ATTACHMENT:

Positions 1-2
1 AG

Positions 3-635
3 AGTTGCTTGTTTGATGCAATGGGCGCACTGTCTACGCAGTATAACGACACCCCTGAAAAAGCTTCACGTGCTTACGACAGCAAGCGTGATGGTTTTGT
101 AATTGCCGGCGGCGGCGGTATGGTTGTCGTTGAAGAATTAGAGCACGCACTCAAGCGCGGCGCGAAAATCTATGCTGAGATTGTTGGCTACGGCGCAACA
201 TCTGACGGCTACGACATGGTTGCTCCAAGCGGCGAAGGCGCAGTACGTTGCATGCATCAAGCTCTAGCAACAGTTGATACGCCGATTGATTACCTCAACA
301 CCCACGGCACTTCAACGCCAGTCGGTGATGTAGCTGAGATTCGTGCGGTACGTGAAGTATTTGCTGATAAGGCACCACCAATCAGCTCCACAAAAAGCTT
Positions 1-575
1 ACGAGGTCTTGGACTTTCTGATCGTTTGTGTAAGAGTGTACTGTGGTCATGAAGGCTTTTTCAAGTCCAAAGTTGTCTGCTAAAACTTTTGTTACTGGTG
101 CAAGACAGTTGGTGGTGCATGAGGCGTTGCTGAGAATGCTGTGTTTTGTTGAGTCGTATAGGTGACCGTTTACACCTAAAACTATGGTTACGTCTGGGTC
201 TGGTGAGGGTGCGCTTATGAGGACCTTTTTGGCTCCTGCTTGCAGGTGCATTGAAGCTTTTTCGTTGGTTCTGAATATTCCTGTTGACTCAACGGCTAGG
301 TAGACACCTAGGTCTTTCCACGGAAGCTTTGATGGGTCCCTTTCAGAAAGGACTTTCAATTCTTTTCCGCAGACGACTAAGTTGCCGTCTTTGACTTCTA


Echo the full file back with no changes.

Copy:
Positions 1-2
1 AG

Positions 3-635
3 AGTTGCTTGTTTGATGCAATGGGCGCACTGTCTACGCAGTATAACGACACCCCTGAAAAAGCTTCACGTGCTTACGACAGCAAGCGTGATGGTTTTGT
101 AATTGCCGGCGGCGGCGGTATGGTTGTCGTTGAAGAATTAGAGCACGCACTCAAGCGCGGCGCGAAAATCTATGCTGAGATTGTTGGCTACGGCGCAACA
201 TCTGACGGCTACGACATGGTTGCTCCAAGCGGCGAAGGCGCAGTACGTTGCATGCATCAAGCTCTAGCAACAGTTGATACGCCGATTGATTACCTCAACA
301 CCCACGGCACTTCAACGCCAGTCGGTGATGTAGCTGAGATTCGTGCGGTACGTGAAGTATTTGCTGATAAGGCACCACCAATCAGCTCCACAAAAAGCTT
Positions 1-575
1 ACGAGGTCTTGGACTTTCTGATCGTTTGTGTAAGAGTGTACTGTGGTCATGAAGGCTTTTTCAAGTCCAAAGTTGTCTGCTAAAACTTTTGTTACTGGTG
101 CAAGACAGTTGGTGGTGCATGAGGCGTTGCTGAGAATGCTGTGTTTTGTTGAGTCGTATAGGTGACCGTTTACACCTAAAACTATGGTTACGTCTGGGTC
201 TGGTGAGGGTGCGCTTATGAGGACCTTTTTGGCTCCTGCTTGCAGGTGCATTGAAGCTTTTTCGTTGGTTCTGAATATTCCTGTTGACTCAACGGCTAGG
301 TAGACACCTAGGTCTTTCCACGGAAGCTTTGATGGGTCCCTTTCAGAAAGGACTTTCAATTCTTTTCCGCAGACGACTAAGTTGCCGTCTTTGACTTCTA